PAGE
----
Your final assignment for this semester will be the cover letter that will introduce the pieces in your portfolio and allow you to reflect on your development as a writer over the course of this semester. This letter should be typed as a single-spaced letter in block format (paragraphs aligned at the left margin, with an extra line between paragraphs) that is addressed to the members of the Portfolio Committee who will be reading your portfolio.
You may want to begin the essay with an introduction to who you were as a writer as you came into this class, maybe something brief about your background and how you assessed your strengths and weaknesses, maybe something about what your assumptions had been about the class or about college writing in general.
The body of your letter should discuss the three essays you’ve included in the portfolio (the logical way to set this up would be one paragraph per essay). Explain why you chose each essay and how each illustrates your abilities as a writer. In essence, the letter should at least in part be an argument that you’ve achieved the course objectives of English 11. (You may want to check the syllabus here.) Be sure to consider and discuss the applicable criteria of focus, development, organization, mechanics, and research skills that the committee will be evaluating. Be sure to refer to specific parts/places in each essay. For at least one of the essays (perhaps the one that gave you the most difficulties), trace the essay’s evolution through the stages of generating topic and details, drafting, revision, and proofreading.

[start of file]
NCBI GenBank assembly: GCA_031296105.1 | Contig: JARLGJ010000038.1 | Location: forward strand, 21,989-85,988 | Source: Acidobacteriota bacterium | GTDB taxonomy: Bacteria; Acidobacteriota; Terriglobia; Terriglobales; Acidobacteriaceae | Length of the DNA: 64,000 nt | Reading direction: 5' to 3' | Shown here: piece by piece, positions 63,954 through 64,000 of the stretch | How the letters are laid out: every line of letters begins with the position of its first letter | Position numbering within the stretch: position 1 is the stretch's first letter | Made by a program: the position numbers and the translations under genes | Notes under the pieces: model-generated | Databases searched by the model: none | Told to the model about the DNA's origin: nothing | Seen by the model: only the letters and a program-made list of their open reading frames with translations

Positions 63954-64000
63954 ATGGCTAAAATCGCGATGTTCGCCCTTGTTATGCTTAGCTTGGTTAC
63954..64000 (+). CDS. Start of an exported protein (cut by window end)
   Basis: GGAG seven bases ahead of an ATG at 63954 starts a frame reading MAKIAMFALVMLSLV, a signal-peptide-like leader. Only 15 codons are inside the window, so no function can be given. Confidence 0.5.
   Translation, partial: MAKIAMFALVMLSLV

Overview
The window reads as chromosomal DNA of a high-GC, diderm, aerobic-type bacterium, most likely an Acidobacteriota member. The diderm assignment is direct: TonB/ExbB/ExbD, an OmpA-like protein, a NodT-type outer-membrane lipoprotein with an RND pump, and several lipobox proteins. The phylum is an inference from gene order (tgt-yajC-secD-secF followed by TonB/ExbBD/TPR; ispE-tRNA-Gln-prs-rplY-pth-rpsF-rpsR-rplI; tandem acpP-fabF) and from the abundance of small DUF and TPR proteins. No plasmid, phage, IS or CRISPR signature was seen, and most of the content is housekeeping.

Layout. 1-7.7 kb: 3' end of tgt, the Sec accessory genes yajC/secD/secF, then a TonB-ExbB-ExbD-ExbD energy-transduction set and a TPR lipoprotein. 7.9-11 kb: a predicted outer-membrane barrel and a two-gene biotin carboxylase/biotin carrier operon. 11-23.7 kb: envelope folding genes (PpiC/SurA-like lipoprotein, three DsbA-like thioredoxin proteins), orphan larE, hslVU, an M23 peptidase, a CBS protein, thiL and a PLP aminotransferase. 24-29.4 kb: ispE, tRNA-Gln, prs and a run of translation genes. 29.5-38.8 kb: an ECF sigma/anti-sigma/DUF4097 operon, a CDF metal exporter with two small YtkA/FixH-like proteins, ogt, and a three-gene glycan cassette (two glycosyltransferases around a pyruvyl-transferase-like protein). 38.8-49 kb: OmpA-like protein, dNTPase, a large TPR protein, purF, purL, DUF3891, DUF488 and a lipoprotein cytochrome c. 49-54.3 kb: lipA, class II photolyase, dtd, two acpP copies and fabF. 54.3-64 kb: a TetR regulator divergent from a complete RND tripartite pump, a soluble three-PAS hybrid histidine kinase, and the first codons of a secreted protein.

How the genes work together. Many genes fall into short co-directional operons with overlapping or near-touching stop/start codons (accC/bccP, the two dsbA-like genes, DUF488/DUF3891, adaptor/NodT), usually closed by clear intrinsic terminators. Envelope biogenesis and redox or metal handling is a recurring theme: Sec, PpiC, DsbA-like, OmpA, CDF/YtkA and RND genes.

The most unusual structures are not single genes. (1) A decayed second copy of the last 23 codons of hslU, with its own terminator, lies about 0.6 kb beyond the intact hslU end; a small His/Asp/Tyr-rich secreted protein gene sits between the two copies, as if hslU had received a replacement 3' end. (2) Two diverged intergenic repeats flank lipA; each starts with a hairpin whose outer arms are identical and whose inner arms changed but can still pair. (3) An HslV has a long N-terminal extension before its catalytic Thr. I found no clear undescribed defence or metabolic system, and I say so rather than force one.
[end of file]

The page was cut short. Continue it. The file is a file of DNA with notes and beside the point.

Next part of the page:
Your conclusion (a final attempt to sway your readers) might include any recognitions you’ve made about yourself as a writer and any changes you’ve made (or plan to make) in your writing process.
An important reminder: Your letter itself should also serve as evidence of your writing competence in its focus, development, and organization.
Length guidelines: I expect that a well-developed letter would be at least 500 words or so.
Student samples from previous semester:
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Writing a Journal Cover Letter [Free Template]
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The cover letter you submit to your target journal is your chance to lobby on behalf of your manuscript. Here are some tips for getting it right, plus a free journal cover letter template.
The cover letter accompanying your journal submission is your chance to lobby on behalf of your manuscript. The letter is far from just a formality and should be written with the same care as your manuscript’s text (if not more). Ultimately, your cover letter is designed to influence the decision of the editor to send your manuscript out for peer review. The letter will argue that your manuscript is a good fit for the journal you are submitting it to and highlight your most important findings. This post contains some tips, which can also be found in our downloadable resources:
1.Instructions on writing a journal cover letter
2.Microsoft Word cover letter template (also available with instructions in Chinese, Japanese, Korean, Portuguese, and Spanish)